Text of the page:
I have recently been made abundantly aware of the lack of field skills among biology students, even those who major in ecology. By field skills we mean the ability to identify plants and animals, to recognise invasive species and to observe the impact of processes such as fire on the landscape.
My colleague Mike Clarke calls it “ecological illiteracy”, and identifies it as a risk for nature at large. While people spend more times indoors in front of screens, we become less aware of the birds, plants and bugs in our backyards and neighbourhoods. This leads to an alienation of humans from nature that is harmful to our health, our planet and our spirit.
On a more practical, academic level, I was in a meeting this week where an industry representative complained that biology graduates are no longer able to identify common plants and animals. This limits their employment prospects and hampers the capacity of society to respond to changes in natural ecosystems predicted by climate change.
Field taxonomy vs. Bloom’s taxonomy
So what is going on? Why don’t ecology students get this information during the course of their University degrees?
Practical sessions teaching scientific names of animals or plants can be perceived to be boring and dry. Students may be asked to collect and pin a range of insects or press and identify certain plants as part of their training in biological diversity, but these activities are time consuming and expensive. As we strive to be more flexible and efficient, classes and assessments relying on identification skills are quickly dropped.
Ironically, the dogma that has been so detrimental to field taxonomy is known as Bloom’s taxonomy. University lecturers are told to apply an educational theory developed by Benjamin Bloom, which categorises assessment tasks and learning activities into cognitive domains. In Bloom’s taxonomy, identifying and naming are at the lowest level of cognitive skills and have been systematically excluded from University degrees because they are considered simplistic.
The problem is that identifying a plant or insect is not simple at all. Not only do you need to know which features to examine (nuts, leaves, roots, spines, eye stripes or wing venation), you need to adopt a whole vocabulary of terms designed to provide precision in the observation of specific traits. Examining the mouthparts of insects requires knowing the difference between a mandible, maxilla and rostrum. Hairs on a leaf can be described as glaucous, glabrous, or hirsute.
Such detail cannot be taught without a student passionate enough to embrace the task and having a passionate mentor who can make the discipline come alive.
Photographs are not enough
In this digital age some people seem to think that photographs can replace the collection of specimens. I know a bit about crayfish, and where in the past a fisher might show up with an animal in an esky, these days people like to send me a photo and ask what species that was. I cannot identify a crayfish from a photo, nor can I easily explain to an interested amateur how to count the mesal carpal spines.
There is a reason that scientists must collect specimens and take them back to the lab or lodge them with a museum. Biological organisms are extremely complex, and the critical feature that distinguishes one from another relies on careful comparison.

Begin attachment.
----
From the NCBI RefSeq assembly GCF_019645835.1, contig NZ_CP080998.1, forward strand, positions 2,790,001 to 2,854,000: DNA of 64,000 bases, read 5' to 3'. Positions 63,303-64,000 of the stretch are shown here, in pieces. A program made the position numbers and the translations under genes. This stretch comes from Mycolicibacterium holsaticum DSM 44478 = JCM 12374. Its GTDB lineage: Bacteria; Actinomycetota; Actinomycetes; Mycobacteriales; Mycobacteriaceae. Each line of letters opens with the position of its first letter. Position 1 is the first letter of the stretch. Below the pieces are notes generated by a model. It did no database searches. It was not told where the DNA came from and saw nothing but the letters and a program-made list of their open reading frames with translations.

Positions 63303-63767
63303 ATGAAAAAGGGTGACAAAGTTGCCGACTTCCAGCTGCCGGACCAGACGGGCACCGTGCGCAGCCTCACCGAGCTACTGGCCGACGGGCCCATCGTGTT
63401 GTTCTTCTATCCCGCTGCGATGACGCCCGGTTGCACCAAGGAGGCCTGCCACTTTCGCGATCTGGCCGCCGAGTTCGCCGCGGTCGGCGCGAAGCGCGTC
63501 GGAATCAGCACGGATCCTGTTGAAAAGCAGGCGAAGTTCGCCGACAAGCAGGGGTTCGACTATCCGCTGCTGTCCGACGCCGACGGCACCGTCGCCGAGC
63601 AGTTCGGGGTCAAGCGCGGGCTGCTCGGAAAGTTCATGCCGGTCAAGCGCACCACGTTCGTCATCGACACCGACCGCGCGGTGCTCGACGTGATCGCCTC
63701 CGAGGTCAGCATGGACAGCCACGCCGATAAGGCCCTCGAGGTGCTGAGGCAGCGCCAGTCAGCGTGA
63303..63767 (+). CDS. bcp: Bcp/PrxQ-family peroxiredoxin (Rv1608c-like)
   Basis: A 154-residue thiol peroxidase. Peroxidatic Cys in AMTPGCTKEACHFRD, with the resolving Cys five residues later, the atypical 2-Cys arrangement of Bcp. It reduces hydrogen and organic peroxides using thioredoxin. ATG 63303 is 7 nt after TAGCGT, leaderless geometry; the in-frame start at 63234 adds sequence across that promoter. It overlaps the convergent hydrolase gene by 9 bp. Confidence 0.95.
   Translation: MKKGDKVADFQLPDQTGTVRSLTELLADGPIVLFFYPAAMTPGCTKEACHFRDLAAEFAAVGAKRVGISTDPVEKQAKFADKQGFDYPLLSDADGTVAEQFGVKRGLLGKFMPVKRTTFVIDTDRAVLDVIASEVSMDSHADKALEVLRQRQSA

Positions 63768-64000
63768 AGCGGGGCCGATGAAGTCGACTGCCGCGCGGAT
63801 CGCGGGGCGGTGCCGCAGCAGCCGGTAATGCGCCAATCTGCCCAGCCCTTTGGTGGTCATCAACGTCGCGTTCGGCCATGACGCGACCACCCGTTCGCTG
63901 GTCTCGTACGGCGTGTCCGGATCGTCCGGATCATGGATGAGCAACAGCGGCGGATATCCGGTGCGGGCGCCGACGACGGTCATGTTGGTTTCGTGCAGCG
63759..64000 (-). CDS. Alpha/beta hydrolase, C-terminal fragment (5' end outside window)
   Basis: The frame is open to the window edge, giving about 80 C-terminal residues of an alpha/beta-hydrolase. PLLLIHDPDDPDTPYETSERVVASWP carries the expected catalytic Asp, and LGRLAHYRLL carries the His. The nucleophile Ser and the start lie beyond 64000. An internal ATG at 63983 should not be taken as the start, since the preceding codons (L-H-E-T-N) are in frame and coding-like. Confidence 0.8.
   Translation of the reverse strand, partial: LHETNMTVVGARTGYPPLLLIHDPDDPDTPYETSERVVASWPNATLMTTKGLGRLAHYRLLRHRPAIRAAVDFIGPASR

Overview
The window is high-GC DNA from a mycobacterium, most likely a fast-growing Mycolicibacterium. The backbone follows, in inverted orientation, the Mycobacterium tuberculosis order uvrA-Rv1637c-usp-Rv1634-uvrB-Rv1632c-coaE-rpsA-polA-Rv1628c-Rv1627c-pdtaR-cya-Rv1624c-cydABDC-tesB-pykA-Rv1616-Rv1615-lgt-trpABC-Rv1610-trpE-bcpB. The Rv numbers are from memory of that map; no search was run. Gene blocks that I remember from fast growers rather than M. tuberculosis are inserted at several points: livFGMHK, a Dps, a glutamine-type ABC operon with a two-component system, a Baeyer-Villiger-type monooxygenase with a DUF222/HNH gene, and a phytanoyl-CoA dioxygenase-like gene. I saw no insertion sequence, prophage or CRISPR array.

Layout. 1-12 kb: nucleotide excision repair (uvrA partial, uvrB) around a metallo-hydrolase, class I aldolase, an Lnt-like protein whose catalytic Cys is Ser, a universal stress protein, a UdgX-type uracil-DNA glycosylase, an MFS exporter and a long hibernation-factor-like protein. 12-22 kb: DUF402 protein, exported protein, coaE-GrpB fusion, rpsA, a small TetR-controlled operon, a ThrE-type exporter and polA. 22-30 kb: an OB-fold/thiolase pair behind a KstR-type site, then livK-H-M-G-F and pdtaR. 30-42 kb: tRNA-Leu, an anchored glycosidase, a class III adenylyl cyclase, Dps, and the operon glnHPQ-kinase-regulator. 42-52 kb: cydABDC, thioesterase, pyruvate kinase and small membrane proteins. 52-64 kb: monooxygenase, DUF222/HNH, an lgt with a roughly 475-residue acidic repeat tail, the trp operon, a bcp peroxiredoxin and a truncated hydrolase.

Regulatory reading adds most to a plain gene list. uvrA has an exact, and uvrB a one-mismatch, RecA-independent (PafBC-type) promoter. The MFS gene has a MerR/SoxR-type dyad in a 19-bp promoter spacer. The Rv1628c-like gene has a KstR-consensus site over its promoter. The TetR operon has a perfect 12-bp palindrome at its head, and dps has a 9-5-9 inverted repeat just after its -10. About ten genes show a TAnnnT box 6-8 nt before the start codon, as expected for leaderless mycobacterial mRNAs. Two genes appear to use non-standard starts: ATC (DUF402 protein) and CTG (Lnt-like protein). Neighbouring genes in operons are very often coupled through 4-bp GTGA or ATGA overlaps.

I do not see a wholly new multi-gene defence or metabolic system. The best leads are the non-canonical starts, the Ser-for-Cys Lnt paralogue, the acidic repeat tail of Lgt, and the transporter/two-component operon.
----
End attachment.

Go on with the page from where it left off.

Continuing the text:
A recent discovery of a rare kingfisher in Guadalcanal caused controversy in the Washington Post when the researchers photographed, then killed and collected the animal. I understand why they felt they needed to document their finding with a specimen, and I understand the outrage of nature lovers who decry the need for more than a photo.
Australian species are poorly known
A recent article about the loss of field skills in Britain claims that there is no excuse now that there are so many complete field guides available. The author argues that in the United Kingdom, the golden age of biological recording is over.
It is true that in some parts of the world the species have all been named and catalogued, but Australia is not one of those places. Any shake of a shrub will produce un-named insects. Every Bush Blitz expedition discovers new species or new records of known species.
Young people need field trips
I spent last week in the Victorian alps with biology students from La Trobe University. As part of their research project they needed to identify plants and insects. We had some impressive expertise among our staff, people who knew the Latin names of every plant at first glance. The trick is to transmit that knowledge to the next generation.
Accordingly, we made the students tape leaves into their notebooks and write names next to each one. We brought the insects back to the lodge and sat in front of microscopes for hours. Using keys, identification books and each other we were able to describe the particular community at each study site.
Some of the students came away excited about different groups of organisms. The excitement of the camp may lead them to spend time away from their desks staring at gum leaves, listening for bird calls or popping bugs in jars for later inspection.
I hope that some of them becom obsessed enough to turn themselves into experts, but I also want all young people to have more exposure to nature and all of its parts.
Not everyone can spend time in the alps, but everyone can learn the names of the trees in a nearby park. Can you identify the birds calling in your backyard? Do you know the difference between a moth and a butterfly, or between a worm and a grub?
Take the time to engage with both the little and big things growing around you and discover the joy of re-connecting with nature.
Authors: The Conversation Contributor